The actors consist of the beautiful dancing phenomenon Theresa Hanson, a talent who has graced Portland’s thriving burlesque shows with flair and pizzazz, coupled with music composer Eric Schopmeyer. Eric, who dons the wry moniker DJ Powerless, operates hand-cranked phonographs at social gatherings when he is not teaching music theory. (See the film for one dream-like example!) 

The video opens in an atmospheric prelude. The dreamy and ethereal elements along the protagonist’s walk inspire a sort of reverie. Once the needle hits the vinyl, the setting transforms into the grounds of a historic mansion, one incidentally once used as the Lebanese consulate in Portland, Oregon. The reclusive locale is a remnant of the gilded age; it is the last glimmer of the Roaring Twenties before the cataclysmic Great Depression. This is an exclusive glimpse into a monument from a bygone era and, as an aside, it is now in the hands of one of Portland’s premiere restoration experts after years of neglect: 

In summary, this project renews attention to the growing US and world reputation of Tom Guernsey’s musical legacy. Music wrapped in a sublime, chivalric, and passionate romance. Concurrently, by way of an exotic location, it is a celebration of a Portland landmark imbued with imagination and intrigue. It’s a love story at its core, in service to several beautiful things. Watch and see. 

Without further ado, I encourage the viewer to view this film and behold the music of Tom Guernsey in a spirited, visual translation. The Girl Who Faded Away.

My filmmaking journey began in childhood with a Minolta Super 8mm camera and a Kodak Presstape splicer. That underlying drive to make moving images that evoke emotions became a lifelong pursuit to elevate people through storytelling that aspires to entertain thoughtfully.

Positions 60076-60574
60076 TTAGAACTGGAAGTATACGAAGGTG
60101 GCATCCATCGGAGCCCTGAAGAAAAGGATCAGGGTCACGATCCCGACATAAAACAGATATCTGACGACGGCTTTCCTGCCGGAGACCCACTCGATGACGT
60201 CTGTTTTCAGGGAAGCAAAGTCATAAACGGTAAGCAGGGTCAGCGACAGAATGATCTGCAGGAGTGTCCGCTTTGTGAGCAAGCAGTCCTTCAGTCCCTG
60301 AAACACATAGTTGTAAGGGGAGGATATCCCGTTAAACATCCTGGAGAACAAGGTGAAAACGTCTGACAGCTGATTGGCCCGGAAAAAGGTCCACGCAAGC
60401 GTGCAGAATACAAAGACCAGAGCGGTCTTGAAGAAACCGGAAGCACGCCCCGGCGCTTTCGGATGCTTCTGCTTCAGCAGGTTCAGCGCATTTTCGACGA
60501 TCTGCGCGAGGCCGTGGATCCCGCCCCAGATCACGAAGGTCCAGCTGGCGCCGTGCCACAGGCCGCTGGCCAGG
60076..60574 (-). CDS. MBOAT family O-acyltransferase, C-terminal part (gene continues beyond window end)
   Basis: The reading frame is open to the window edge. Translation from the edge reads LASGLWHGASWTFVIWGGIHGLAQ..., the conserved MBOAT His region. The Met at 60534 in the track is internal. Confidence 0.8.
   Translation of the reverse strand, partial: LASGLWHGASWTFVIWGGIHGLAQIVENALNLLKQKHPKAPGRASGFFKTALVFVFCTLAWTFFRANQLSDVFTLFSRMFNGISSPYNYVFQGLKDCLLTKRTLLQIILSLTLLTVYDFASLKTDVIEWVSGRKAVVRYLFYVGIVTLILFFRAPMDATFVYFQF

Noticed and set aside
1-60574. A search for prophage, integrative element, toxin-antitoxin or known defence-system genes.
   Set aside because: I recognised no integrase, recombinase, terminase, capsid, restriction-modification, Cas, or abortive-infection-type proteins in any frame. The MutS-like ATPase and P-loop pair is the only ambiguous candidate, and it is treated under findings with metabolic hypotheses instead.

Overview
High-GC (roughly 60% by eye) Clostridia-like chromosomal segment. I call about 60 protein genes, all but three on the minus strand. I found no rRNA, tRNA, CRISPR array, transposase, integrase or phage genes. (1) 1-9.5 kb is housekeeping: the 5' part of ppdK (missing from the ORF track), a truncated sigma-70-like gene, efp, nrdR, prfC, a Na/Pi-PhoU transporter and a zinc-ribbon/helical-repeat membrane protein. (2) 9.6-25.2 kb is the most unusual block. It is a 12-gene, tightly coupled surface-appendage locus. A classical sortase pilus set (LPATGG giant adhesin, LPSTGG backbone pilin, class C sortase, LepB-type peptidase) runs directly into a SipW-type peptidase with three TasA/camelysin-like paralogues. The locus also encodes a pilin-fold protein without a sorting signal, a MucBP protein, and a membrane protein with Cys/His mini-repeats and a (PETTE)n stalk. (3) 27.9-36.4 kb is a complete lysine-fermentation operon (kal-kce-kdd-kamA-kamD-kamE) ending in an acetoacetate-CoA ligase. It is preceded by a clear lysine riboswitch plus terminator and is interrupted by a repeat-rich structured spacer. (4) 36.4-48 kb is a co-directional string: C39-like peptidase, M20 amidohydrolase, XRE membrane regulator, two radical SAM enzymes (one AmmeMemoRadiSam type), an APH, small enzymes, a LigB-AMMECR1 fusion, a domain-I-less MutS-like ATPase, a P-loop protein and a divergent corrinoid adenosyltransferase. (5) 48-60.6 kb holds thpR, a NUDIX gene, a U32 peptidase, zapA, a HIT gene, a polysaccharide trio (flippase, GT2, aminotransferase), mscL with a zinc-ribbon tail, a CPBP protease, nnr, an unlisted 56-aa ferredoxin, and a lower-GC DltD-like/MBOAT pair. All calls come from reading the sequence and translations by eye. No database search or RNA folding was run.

I attended the American University in Washington D.C. During my freshman year, I made a supernatural-themed short film featuring Sara, the future class valedictorian. This project received top billing at the Media Festival. I considered this a good omen, and it was. 

Returning to Portland, Oregon, I subsequently won a “Best of the Northwest Judges Choice” from the Alliance for Community Media for my indie feature “Twilight Man.” Willamette Week critic David Walker highlighted the editing techniques that I used to evoke the lead character's maturation and enlightenment. 

Mr. Walker's encouragement helped me to focus my attention on further editorial work. Beginning at the ad agency Euro RSCG 4D DRTV, I shot and edited Allstate's “Keep the Drive” campaign with several actors speaking on the face of a driver's license to relay a message of safe driving. 

At the production studio Digital Wave, I shot and edited a nonprofit documentary for the Community Transitional School subsidized by Oprah Winfrey. This school for children from unhoused families continues to provide vital education and health services for our most vulnerable citizens in Portland, Oregon, very satisfying work. 

I then teamed up with songwriter and musician Tom Guernsey to bring his one hit wonder story to a wider audience, even as he suffered from the debilitating setbacks of ALS. Our collaboration had highlights such as cameos by Nils Lofgren of the E Street Band, as well as Mike Clark, founder of Portland’s famed Movie Madness shop. 

I moved on to editorial work at the boutique animation studio Bent Image Lab. Working under the guidance of award winning director Chel White, I helped to bolster the company's presence in the film community through animated segments for features, commercials, and social media. Behind the scenes edits for Rudolph the Red-Nosed Reindeer: The 4-D Experience and David Oyelowo's directorial debut “The Water Man” are Blu-Ray special features. Recognition for one company reel appeared on Meanwhile, my post production work on Mr. White's memoir segment for Academy Award Winner Joan Gratz played at the opening night of the Annecy International Animated Film Festival. 

I also produce videos for the Preservation Artisans Guild, shedding light on members of the historic preservation community and their so valuable artist efforts. These shorts spotlight the craftsmanship of Portland's most talented artist in regards to maintaining our heritage and knowledge of the present and the past.

Key Cast

Theresa Hanson, Eric Schopmeyer

Other Credits